Forum for Science, Industry and Business

Sponsored by:     3M 
Search our Site:

 

Climate changing gas from some surprising microbial liaisons

02.04.2008
The climate changing gas dimethyl sulphide (DMS) is being made by microbes at the rate of more than 200 million tonnes a year in the world’s seas, scientists heard today (Tuesday 1 April 2008) at the Society for General Microbiology’s 162nd meeting being held this week at the Edinburgh International Conference Centre.

“This gas has many different effects”, says Dr Andrew Curson from the University of East Anglia in Norwich, UK. “It triggers clouds to form over the oceans – and clouds are amongst the worlds most potent climate cooling factors; it attracts birds by alerting them to a food supply; and it smells – that typical seaside smell.”

The source of the dimethyl sulphide gas is another sulphur compound made by many seaweeds and marine plankton as an anti-stress protection. Some marine bacteria can break down this compound to release chemical energy, and dimethyl sulphide is given off as a by-product, with about 10% finding its way up into the atmosphere.

“Using genetic analysis, we showed for the first time that different types of bacteria could degrade the sulphurous compound made by phytoplankton in different ways. We even found some species of bacteria that could use multiple methods to break down and release dimethyl sulphide,” says Dr Curson.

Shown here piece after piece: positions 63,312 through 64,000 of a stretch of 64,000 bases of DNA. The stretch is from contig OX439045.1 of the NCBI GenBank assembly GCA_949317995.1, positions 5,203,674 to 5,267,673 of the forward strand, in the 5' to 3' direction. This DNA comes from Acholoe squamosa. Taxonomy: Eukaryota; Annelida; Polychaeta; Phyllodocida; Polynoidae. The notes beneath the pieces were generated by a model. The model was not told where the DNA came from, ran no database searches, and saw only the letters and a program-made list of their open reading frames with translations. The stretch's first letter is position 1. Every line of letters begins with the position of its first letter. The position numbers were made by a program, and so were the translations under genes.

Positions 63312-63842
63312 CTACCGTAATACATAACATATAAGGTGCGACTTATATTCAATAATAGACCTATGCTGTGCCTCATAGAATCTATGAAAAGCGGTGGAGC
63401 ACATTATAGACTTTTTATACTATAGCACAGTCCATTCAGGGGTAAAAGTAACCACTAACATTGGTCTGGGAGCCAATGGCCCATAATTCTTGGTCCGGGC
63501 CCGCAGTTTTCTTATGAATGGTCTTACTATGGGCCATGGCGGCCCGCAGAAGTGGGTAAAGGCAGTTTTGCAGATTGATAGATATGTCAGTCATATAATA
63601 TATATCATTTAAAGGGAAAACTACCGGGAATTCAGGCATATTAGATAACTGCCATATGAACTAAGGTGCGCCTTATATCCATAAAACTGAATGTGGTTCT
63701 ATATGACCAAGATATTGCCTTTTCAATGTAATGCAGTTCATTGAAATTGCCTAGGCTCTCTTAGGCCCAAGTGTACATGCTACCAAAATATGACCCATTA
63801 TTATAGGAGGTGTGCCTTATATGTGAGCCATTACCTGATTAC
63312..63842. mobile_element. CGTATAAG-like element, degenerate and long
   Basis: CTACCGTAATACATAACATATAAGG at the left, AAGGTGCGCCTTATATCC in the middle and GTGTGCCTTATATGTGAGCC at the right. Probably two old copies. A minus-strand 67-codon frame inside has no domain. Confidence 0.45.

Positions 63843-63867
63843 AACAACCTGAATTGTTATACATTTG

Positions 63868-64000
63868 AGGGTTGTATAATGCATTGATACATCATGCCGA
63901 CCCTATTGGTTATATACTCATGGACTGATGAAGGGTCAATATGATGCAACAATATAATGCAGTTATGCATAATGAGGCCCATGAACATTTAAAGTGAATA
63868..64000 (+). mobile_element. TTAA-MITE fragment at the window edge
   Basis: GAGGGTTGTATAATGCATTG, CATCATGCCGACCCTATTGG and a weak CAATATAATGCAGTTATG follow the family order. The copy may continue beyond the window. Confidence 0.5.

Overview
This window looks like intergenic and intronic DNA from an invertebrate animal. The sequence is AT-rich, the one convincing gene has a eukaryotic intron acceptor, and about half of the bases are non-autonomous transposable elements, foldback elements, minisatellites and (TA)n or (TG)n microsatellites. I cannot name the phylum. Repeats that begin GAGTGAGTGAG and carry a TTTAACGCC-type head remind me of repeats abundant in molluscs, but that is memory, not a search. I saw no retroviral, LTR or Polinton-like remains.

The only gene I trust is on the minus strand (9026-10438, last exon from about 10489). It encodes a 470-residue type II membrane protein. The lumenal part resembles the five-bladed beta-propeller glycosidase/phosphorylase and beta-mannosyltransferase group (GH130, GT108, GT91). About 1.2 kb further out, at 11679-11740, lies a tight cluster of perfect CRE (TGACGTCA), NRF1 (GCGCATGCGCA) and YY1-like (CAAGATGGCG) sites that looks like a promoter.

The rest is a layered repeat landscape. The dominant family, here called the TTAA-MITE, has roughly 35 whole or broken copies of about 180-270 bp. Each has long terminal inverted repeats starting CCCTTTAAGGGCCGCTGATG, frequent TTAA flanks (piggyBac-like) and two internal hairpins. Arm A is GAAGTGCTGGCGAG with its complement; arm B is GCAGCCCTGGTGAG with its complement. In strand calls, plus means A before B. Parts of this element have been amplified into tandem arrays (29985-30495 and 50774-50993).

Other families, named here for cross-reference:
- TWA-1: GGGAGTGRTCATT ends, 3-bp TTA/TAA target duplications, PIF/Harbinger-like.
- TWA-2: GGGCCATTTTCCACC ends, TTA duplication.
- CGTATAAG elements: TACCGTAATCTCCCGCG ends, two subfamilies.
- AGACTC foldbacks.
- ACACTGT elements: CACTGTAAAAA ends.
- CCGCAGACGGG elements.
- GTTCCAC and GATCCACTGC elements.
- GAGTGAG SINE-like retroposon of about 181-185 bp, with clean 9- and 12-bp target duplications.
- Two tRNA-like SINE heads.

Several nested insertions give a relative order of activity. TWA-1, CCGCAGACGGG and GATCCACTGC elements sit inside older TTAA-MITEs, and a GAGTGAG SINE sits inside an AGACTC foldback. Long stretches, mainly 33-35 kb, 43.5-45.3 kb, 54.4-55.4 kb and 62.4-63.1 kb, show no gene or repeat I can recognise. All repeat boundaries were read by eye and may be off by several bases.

... more about:
»Curson »bacteria »microbes »sulphide

The research identified the genes needed to make DMS, and the scientists had three surprises. The first was that different bacteria use completely different biochemical mechanisms to break down compounds from phytoplankton. Secondly, the mechanisms that scientists predicted bacteria would use were generally not the ones observed during the investigation. Finally, the scientists were surprised when they identified some “terrestrial” microbes that had never even been suspected of making dimethyl sulphide gas, which have significant ecological and evolutionary consequences.

“These multiple-use genes, which we were particularly interested in, are rampantly transferred between microbes that are very distantly related. By comparing the gene sequences to some massive databases, we could predict which other microbes could also make dimethyl sulphide, even though no-one had previously suspected that they had this ability,” says Dr Curson. “This has given us new insights into the who, the how, and the where in the world microbes are producing a gas that affects our planet in so many ways”.

“We have really only just begun to interpret our findings, and to work out how significant this is. For instance, we have very recently found dimethyl sulphide producing bacteria in the guts of herrings – what does that mean?” says Dr Curson. “We don’t yet even know the entire biochemical pathway for any of the three systems we have discovered. If we want to understand climate change better, we have lots to do.”

Lucy Goodchild | EurekAlert!
Further information:
http://www.sgm.ac.uk

Further reports about: Curson bacteria microbes sulphide

More articles from Life Sciences:

nachricht Colorectal cancer: Increased life expectancy thanks to individualised therapies
20.02.2020 | Christian-Albrechts-Universität zu Kiel

nachricht Sweet beaks: What Galapagos finches and marine bacteria have in common
20.02.2020 | Max-Planck-Institut für Marine Mikrobiologie

All articles from Life Sciences >>>

The most recent press releases about innovation >>>

Die letzten 5 Focus-News des innovations-reports im Überblick:

Im Focus: A step towards controlling spin-dependent petahertz electronics by material defects